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      Download the Game Design and Indie Game Marketing Freebook   07/19/17

      GameDev.net and CRC Press have teamed up to bring a free ebook of content curated from top titles published by CRC Press. The freebook, Practices of Game Design & Indie Game Marketing, includes chapters from The Art of Game Design: A Book of Lenses, A Practical Guide to Indie Game Marketing, and An Architectural Approach to Level Design. The GameDev.net FreeBook is relevant to game designers, developers, and those interested in learning more about the challenges in game development. We know game development can be a tough discipline and business, so we picked several chapters from CRC Press titles that we thought would be of interest to you, the GameDev.net audience, in your journey to design, develop, and market your next game. The free ebook is available through CRC Press by clicking here. The Curated Books The Art of Game Design: A Book of Lenses, Second Edition, by Jesse Schell Presents 100+ sets of questions, or different lenses, for viewing a game’s design, encompassing diverse fields such as psychology, architecture, music, film, software engineering, theme park design, mathematics, anthropology, and more. Written by one of the world's top game designers, this book describes the deepest and most fundamental principles of game design, demonstrating how tactics used in board, card, and athletic games also work in video games. It provides practical instruction on creating world-class games that will be played again and again. View it here. A Practical Guide to Indie Game Marketing, by Joel Dreskin Marketing is an essential but too frequently overlooked or minimized component of the release plan for indie games. A Practical Guide to Indie Game Marketing provides you with the tools needed to build visibility and sell your indie games. With special focus on those developers with small budgets and limited staff and resources, this book is packed with tangible recommendations and techniques that you can put to use immediately. As a seasoned professional of the indie game arena, author Joel Dreskin gives you insight into practical, real-world experiences of marketing numerous successful games and also provides stories of the failures. View it here. An Architectural Approach to Level Design This is one of the first books to integrate architectural and spatial design theory with the field of level design. The book presents architectural techniques and theories for level designers to use in their own work. It connects architecture and level design in different ways that address the practical elements of how designers construct space and the experiential elements of how and why humans interact with this space. Throughout the text, readers learn skills for spatial layout, evoking emotion through gamespaces, and creating better levels through architectural theory. View it here. Learn more and download the ebook by clicking here. Did you know? GameDev.net and CRC Press also recently teamed up to bring GDNet+ Members up to a 20% discount on all CRC Press books. Learn more about this and other benefits here.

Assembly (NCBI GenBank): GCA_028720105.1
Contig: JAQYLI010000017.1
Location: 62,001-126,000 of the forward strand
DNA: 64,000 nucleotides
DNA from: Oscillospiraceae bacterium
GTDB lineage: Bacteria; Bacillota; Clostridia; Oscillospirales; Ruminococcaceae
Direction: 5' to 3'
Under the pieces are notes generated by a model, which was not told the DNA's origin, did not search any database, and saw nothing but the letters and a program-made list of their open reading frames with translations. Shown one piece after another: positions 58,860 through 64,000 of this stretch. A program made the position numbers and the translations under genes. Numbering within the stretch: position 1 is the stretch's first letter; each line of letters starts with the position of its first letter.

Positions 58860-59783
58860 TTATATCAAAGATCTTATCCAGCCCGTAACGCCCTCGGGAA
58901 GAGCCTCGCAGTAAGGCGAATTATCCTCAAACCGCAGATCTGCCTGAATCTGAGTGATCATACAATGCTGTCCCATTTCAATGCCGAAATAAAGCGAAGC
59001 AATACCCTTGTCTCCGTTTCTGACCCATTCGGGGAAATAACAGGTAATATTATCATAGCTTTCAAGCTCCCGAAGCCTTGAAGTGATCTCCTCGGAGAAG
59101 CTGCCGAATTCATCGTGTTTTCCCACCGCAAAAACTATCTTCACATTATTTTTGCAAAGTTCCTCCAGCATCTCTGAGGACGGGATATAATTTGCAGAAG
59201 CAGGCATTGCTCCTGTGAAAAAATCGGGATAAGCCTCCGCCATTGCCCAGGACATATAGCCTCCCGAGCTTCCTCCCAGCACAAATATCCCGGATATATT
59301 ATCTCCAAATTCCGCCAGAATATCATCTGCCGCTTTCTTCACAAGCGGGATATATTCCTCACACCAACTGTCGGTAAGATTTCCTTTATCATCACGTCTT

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About Oblivion165